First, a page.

Readers of But You Did Not Come Back who are of a certain age, or who have followed French cinema, will be familiar with Marceline Loridan-Ivens, its first-time author. She made her debut in the 1961 film Chronique d’un été (Chronicle of a Summer). Directed by sociologist Edgar Morin and filmmaker Jean Rouch, it was a breakthrough cinéma vérité effort to capture the French postwar economic moment and the impact of the Algerian war.
Viewers meet Marceline as she stands holding a microphone on a Paris street and asks passersby if they are happy. The impact is stunning: Marceline’s air of casual commitment and the willingness of people to consider their answer before a camera, present a new kind of filmmaking and a new way to report on the everyday.
Marceline takes a central role in a later scene, sitting with her director and a group of French students. The talk focuses on colonialism, but shifts when the director asks one of the youths if he knows the meaning of the numbers tattooed on Marceline’s forearm. He thinks, he jokes, it is her phone number.
Marceline offers her compatriots a matter-of-fact interpretation of her Auschwitz tattoo, and the film veers away from France’s contemporary identity toward its responsibility in wartime for helping the occupying Germans deport some 75,000 Jews to death camps.
In But You Did Not Come Back, Loridan-Ivens fills in her backstory, while also depicting her postwar struggles and successes. She was 15 years old in 1939, deeply attached to her businessman father, who had left Poland to succeed in France, if not in his effort to gain French citizenship. He and Marceline are arrested by French police as their family property in rural Bollène is confiscated to be used as a Gestapo headquarters.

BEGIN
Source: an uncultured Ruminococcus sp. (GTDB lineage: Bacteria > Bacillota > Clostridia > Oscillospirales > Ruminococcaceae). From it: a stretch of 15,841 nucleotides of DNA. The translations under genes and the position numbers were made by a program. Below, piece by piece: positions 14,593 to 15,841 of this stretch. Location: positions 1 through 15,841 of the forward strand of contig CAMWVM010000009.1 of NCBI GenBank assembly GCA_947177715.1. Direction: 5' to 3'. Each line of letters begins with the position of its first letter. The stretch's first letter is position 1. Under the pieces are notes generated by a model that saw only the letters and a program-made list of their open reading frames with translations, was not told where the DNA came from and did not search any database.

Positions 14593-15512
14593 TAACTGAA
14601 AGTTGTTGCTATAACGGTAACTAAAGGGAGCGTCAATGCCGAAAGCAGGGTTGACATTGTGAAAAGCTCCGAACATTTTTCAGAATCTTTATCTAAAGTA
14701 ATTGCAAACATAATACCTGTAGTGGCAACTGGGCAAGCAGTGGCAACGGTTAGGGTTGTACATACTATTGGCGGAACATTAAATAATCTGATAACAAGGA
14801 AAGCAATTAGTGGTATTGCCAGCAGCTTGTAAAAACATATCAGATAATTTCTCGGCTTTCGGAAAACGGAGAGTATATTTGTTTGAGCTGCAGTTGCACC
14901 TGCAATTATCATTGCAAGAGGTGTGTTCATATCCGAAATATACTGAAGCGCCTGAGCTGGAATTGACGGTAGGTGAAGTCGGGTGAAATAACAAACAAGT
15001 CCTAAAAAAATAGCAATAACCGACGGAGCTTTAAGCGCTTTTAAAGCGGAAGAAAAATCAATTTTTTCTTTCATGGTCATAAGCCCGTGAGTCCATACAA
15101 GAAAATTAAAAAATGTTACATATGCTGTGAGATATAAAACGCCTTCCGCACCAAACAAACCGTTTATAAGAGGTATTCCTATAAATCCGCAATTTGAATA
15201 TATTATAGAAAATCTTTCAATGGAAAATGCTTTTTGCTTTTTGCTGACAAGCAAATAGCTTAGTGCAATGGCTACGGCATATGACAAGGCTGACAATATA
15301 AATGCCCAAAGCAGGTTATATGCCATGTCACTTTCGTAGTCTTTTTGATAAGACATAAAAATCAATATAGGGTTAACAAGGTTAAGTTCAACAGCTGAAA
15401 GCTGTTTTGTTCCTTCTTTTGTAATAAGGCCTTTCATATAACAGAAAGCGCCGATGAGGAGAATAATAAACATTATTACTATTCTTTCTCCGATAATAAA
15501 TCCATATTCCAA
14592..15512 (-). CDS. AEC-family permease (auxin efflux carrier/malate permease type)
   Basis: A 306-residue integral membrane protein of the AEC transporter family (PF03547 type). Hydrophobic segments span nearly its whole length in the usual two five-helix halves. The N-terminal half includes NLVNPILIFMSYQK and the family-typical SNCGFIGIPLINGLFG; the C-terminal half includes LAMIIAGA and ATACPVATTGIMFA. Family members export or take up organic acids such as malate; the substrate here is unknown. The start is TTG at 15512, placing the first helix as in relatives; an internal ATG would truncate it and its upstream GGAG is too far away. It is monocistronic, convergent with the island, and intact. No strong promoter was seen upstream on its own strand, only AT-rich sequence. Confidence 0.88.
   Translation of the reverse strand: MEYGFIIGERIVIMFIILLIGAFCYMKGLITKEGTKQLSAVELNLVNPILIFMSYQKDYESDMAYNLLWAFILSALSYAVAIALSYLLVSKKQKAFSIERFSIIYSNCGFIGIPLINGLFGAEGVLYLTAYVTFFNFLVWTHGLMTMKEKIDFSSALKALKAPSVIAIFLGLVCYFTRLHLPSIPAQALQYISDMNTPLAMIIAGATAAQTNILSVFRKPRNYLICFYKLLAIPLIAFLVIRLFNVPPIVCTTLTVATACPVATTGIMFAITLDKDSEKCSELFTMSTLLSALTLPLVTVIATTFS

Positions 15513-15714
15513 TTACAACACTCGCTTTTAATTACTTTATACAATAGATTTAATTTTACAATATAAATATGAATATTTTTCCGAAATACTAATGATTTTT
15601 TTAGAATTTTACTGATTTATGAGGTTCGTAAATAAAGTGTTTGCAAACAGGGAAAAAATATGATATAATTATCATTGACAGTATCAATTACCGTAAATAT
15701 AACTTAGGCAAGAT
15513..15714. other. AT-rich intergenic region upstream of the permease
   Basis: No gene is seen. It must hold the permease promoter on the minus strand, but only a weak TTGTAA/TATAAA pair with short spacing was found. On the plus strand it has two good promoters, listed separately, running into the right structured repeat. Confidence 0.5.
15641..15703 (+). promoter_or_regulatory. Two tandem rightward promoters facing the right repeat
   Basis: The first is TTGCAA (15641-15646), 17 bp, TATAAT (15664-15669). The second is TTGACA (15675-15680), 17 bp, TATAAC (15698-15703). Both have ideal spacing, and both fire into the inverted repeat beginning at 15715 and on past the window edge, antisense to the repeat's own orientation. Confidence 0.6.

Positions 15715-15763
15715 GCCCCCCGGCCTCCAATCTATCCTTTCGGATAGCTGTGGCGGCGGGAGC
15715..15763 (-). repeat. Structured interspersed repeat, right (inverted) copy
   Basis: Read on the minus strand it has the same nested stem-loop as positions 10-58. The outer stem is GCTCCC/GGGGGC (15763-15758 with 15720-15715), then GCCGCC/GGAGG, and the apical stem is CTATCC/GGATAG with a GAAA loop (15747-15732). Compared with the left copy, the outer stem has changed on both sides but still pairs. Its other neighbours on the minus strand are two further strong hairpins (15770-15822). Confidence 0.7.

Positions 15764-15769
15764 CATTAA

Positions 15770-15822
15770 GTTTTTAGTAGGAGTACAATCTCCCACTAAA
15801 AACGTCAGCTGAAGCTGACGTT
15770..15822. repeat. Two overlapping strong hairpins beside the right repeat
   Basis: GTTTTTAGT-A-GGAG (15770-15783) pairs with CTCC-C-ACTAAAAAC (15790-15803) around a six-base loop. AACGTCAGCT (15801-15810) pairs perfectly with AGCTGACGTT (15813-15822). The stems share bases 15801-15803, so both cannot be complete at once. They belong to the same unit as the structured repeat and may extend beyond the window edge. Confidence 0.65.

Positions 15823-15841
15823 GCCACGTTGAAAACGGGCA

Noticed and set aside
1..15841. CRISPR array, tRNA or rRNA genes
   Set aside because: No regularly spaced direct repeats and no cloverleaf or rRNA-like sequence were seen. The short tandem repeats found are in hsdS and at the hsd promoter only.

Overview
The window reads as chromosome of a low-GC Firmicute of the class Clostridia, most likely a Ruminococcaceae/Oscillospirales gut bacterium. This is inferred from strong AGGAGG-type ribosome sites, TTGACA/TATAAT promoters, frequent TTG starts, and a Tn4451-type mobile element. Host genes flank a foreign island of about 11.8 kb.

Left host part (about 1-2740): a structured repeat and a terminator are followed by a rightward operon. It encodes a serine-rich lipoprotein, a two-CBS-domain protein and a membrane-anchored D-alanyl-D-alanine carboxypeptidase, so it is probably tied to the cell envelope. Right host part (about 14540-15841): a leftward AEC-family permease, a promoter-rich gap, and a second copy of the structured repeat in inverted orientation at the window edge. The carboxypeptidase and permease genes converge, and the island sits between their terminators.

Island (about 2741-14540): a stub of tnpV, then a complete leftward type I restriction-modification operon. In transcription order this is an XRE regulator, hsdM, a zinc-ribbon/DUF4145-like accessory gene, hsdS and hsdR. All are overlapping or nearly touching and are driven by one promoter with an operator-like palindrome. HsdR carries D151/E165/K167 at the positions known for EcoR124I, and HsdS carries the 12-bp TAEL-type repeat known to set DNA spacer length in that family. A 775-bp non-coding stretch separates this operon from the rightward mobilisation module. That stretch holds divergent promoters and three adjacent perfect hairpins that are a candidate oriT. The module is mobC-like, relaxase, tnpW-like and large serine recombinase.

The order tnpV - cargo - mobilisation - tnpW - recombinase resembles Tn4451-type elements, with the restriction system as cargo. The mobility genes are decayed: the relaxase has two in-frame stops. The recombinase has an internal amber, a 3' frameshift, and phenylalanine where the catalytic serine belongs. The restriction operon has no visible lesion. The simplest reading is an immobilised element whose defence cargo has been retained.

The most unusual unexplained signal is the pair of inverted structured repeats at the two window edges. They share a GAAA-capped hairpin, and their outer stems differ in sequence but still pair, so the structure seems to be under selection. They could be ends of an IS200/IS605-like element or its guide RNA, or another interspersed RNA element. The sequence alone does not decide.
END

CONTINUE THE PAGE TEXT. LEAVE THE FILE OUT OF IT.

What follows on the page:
The centrepiece of But You Did Not Come Back is Marceline’s account of her love for her father before the war, through the deportation, even at Auschwitz, where they were in different parts of the camp. A crucial memory is of a note her father sent via another inmate. It began, “My darling little girl,” and left off with his name, “Shloïme.” Marceline struggles to remember the rest, but she cannot.
Loridan-Ivens’ memoir is an instructive presentation of camp experience and its aftermath. Its highly personal style is in sharp contrast to books by other major figures, including Primo Levi and Tadeusz Borowski. Loridan-Ivens is closest in her presentation to another Frenchwoman – the non-Jewish Auschwitz detainee Charlotte Delbo – but Delbo used an abstract, often poetic voice to convey the abuse of bodies, the numbing work and routines, and the ever-presence of death at Auschwitz.
Loridan-Ivens is a witness as hundreds of thousands of Hungarian Jews are funnelled to their deaths, and she is a witness, too, of the arrival of the inhabitants of the Lodz Ghetto.
The inmates’ involvement in the murderous projects of the camp continues to haunt her: “I saw them walking up to the gas chambers. I thought that relatives I didn’t know, my aunts, uncles, cousins, grandparents, were probably among them. You were from Lodz. I kept working. I struck the ground without looking around me, with no memories, no future, exhausted by not having enough to drink or eat; I dug the ditches where the bodies of 50 distant relatives from Lodz would burn.”
Upon her return to postwar France, her father dead, Marceline is unmoored but open to her existential challenge: “Little by little, I allowed myself to be carried along by my generation, its chaos, and I felt what it was like to be young. I wanted to make something of myself, without really knowing what… to become part of a story that was greater than my own, discover the world, learn, laugh a little, join in the endless discussion in the bistros of Saint-Germain-des-Prés.”
An important career as a filmmaker with her second husband leads to films on revolutionary movements, including Maoist China. In 2003 she made The Birch-Tree Meadow, in which the French actress Anouk Aimée stood in for herself in an enacted return to the remnants of Auschwitz-Birkenau.
But You Did Not Come Back closes on an unforgiving note, as Loridan-Ivens and a fellow survivor muse over a dark question: “‘Now that we are approaching the end of our lives, do you think it was a good thing for us to have come back from the camps?’
“‘No, I don’t,’ she replied, ‘we shouldn’t have come back.’”
The answers two aging friends provide, like much of Loridan-Ivens’ memoir, pushes our understanding of the war and its aftermath into new territory.
Norman Ravvin is a writer and teacher in Montreal.